Among the country's religious communities, Buddhism is the dominant religious belief. Many Buddhists practice an amalgam of Mahayana Buddhism, Taoism, and Confucian traditions that sometimes is called the country's "triple religion." Some estimates suggest that more than half of the population is at least nominally Buddhist. The Office of Religious Affairs uses a much lower estimate of 12 percent (10 million) practicing Buddhists. Buddhists typically visit pagodas on festival days and have a worldview that is shaped in part by Buddhism, but in reality these beliefs often rely on a very expansive definition of the faith. Many individuals, especially among the ethnic majority Kinh, who may not consider themselves Buddhist, nonetheless follow traditional Confucian and Taoist practices and often visit Buddhist temples. One prominent Buddhist official has estimated that approximately 30 percent of Buddhists are devout and practice their faith regularly. Mahayana Buddhists, most of whom are part of the ethnic Kinh majority, are found throughout the country, especially in the populous areas of the northern and southern delta regions.
There are proportionately fewer Buddhists in certain highland areas, although migration of Kinh to these areas is changing the distribution somewhat. A Khmer ethnic minority in the south practices Theravada Buddhism. Numbering just over 1 million persons, they live almost exclusively in the Mekong Delta. There are an estimated 6 to 8 million Roman Catholics in the country, although official government statistics put the number at 5,570,000. French missionaries introduced Catholicism in the 17th century. In the 1940s, priests in the large Catholic dioceses of Phat Diem and Bui Chu, to the southeast of Hanoi, organized a political association with a militia that fought against the Communist guerrillas until defeated in 1954. Hundreds of thousands of Catholics from the northern part of the country fled to Saigon and the surrounding areas ahead of the 1954 partition of North and South. Catholics live throughout the country, but the largest concentrations remain in the southern provinces around Ho Chi Minh City, in parts of the Central Highlands and in the provinces southeast of Hanoi. Catholicism has revived in many areas, with newly rebuilt or renovated churches in recent years and growing numbers of persons who want to be religious workers. The proportion of Catholics in the population of some provinces appears to be increasing modestly.
Estimates of the number of Protestants in the country range from the official government figure of 500,000 to claims by churches of 1,600,000 or more. Protestantism in the country dates from 1911, when a Canadian evangelist from the Christian and Missionary Alliance arrived in Danang. The two official recognized Protestant churches are the Southern Evangelical Church of Vietnam (SECV), recognized in 2001, and the much smaller Evangelical Church of Vietnam: North (ECVN), recognized since 1963. The SECV has affiliated churches in all of the southern provinces of the country. The ECVN has 15 approved churches in the northern part of the country. The ECVN also has issued papers of affiliation to over 800 ethnic-minority house churches in the northern and northwestern mountainous regions, although it has not formally applied for official registration of' any of these. There are estimates that the growth of Protestant believers has been as much as 600 percent over the past decade, despite government restrictions on proselytizing activities. Many of these persons belong to unregistered evangelical house churches. Based on believers' estimates, two-thirds of Protestants are members of ethnic minorities, including Hmong, Thai, and other minority groups in the Northwest Highlands, and members of ethnic minority groups of the Central Highlands (Ede, Jarai, Bahnar, and Koho, among others). The house church movement in the Northwest was sparked in part by Hmong language radio broadcasts from the Philippines beginning in the late 1980s. In more recent years, missionaries, mostly ethnic Hmong, have increased evangelism in the area.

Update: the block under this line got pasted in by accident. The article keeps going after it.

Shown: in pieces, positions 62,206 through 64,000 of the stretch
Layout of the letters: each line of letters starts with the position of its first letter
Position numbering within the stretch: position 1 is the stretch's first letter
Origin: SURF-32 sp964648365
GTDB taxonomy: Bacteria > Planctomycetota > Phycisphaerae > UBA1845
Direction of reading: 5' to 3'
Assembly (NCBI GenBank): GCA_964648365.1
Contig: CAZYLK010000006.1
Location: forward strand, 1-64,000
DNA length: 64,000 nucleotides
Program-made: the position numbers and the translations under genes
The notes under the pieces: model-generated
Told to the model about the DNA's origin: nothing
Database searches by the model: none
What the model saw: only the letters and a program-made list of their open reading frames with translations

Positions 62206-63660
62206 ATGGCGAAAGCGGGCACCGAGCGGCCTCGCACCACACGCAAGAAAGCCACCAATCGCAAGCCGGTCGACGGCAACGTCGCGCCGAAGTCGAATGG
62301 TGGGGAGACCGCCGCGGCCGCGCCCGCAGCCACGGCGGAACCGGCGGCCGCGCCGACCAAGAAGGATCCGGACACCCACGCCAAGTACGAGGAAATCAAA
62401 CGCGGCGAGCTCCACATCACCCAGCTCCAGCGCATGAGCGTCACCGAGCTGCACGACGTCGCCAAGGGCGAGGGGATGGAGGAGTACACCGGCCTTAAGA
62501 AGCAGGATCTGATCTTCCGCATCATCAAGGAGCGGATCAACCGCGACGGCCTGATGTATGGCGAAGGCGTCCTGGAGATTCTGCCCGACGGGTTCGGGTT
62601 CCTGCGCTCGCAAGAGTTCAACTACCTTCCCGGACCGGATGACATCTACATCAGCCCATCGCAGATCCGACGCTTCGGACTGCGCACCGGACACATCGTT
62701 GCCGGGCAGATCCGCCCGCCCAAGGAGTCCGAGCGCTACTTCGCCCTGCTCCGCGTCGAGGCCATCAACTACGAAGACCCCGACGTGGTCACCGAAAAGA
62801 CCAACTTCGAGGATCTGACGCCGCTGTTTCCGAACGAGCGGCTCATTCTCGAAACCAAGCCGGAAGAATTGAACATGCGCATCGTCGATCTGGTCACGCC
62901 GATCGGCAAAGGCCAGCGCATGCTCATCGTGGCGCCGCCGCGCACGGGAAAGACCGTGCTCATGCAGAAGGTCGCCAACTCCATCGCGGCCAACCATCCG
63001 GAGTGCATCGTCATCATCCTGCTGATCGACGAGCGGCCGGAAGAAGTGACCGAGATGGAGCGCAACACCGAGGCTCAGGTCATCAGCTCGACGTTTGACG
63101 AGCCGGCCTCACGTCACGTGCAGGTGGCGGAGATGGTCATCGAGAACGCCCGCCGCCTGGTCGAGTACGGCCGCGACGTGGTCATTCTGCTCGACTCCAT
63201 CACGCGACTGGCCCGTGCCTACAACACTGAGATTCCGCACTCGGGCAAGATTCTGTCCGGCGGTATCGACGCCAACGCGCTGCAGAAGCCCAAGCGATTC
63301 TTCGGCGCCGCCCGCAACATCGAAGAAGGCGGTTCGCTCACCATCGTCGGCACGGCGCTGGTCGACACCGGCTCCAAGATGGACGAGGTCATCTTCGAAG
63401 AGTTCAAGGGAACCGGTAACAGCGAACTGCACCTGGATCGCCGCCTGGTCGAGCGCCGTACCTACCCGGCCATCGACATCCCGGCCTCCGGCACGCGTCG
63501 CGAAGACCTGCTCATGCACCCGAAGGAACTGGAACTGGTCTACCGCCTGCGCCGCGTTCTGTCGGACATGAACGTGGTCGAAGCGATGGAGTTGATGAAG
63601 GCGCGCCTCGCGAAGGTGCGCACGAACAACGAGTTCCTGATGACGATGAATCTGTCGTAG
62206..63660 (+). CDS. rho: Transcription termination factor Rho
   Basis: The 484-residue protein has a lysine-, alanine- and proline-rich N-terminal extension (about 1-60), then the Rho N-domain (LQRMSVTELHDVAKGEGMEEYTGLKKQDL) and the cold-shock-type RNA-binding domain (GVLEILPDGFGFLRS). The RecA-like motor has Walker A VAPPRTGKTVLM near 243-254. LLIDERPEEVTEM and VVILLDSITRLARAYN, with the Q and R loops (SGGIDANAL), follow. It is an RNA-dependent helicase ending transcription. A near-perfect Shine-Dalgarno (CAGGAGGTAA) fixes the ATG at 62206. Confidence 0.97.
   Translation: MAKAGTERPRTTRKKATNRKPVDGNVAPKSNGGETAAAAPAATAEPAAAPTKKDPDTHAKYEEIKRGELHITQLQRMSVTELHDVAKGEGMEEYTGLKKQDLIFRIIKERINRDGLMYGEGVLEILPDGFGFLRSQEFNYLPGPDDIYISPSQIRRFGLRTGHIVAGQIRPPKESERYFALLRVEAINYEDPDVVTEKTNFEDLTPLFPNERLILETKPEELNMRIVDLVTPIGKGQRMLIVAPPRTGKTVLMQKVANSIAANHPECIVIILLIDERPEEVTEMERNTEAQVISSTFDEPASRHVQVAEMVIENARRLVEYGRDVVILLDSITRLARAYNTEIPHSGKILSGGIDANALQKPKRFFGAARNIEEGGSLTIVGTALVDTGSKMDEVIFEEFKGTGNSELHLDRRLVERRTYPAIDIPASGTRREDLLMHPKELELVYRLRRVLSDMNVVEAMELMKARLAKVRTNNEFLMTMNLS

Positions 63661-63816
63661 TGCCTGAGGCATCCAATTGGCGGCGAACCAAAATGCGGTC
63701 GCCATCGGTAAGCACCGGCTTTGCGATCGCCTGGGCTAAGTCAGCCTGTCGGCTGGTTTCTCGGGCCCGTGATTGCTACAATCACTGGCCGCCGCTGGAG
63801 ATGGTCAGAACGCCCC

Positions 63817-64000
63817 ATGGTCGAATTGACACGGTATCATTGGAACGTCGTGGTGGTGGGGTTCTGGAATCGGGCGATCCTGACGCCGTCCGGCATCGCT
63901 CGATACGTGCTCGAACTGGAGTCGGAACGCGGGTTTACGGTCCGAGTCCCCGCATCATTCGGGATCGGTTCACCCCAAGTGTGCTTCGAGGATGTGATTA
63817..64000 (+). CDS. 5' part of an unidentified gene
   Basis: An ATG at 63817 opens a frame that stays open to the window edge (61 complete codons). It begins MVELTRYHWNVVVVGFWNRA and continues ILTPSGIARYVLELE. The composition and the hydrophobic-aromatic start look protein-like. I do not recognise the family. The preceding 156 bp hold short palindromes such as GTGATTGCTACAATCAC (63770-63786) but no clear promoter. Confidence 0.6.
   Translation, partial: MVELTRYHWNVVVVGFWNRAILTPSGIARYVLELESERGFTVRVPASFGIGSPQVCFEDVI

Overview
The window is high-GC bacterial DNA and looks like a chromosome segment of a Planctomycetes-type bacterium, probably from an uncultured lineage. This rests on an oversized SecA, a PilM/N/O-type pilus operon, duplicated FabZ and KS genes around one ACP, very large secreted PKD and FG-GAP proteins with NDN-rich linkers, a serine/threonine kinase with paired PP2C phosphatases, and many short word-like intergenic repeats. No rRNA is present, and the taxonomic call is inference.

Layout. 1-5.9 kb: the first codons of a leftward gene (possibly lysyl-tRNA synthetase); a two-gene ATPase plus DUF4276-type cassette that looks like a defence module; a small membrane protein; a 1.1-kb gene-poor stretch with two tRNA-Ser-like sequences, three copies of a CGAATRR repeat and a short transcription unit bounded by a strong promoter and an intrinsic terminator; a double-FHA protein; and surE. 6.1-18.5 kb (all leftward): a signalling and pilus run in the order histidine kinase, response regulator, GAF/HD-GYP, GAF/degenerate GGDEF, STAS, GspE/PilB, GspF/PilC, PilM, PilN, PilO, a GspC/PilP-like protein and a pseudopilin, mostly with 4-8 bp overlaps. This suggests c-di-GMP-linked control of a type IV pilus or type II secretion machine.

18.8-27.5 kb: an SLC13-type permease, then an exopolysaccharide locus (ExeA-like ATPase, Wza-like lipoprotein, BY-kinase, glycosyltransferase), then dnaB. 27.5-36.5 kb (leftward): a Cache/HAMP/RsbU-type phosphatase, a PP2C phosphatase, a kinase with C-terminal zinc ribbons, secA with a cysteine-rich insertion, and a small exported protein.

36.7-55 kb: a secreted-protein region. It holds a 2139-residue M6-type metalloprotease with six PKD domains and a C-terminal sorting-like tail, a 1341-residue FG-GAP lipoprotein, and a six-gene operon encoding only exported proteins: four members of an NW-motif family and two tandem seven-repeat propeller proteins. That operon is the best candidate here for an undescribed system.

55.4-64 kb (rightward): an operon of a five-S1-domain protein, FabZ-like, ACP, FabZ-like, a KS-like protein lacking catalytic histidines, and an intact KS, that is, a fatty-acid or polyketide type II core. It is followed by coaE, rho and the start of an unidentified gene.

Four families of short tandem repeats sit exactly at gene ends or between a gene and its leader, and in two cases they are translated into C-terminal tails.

The Cao Dai religion was founded in 1926 in the southern part of the country. Official government statistics put the number of Cao Dai at 2.4 million, although Cao Dai officials routinely claim as many as 4 million adherents. Cao Dai groups are most active in Tay Ninh Province, where the Cao Dai "Holy See" is located, and in Ho Chi Minh City and the Mekong Delta. There are 13 separate groups within the Cao Dai religion; the largest is the Tay Ninh sect, which represents more than half of all Cao Dai believers. The Cao Dai religion is syncretistic, combining elements of many faiths. Its basic belief system is influenced strongly by Mahayana Buddhism, although it recognizes a diverse array of persons who have conveyed divine revelation, including Siddhartha, Jesus, Lao-Tse, Confucius, and Moses. During the 1940s and 1950s, the Cao Dai participated in political and military activities. Their opposition to the communist forces until 1975 was a factor in their repression after 1975. A small Cao Dai organization, the Thien Tien branch, was formally recognized in 1995. The Tay Ninh Cao Dai branch was granted legal recognition in 1997.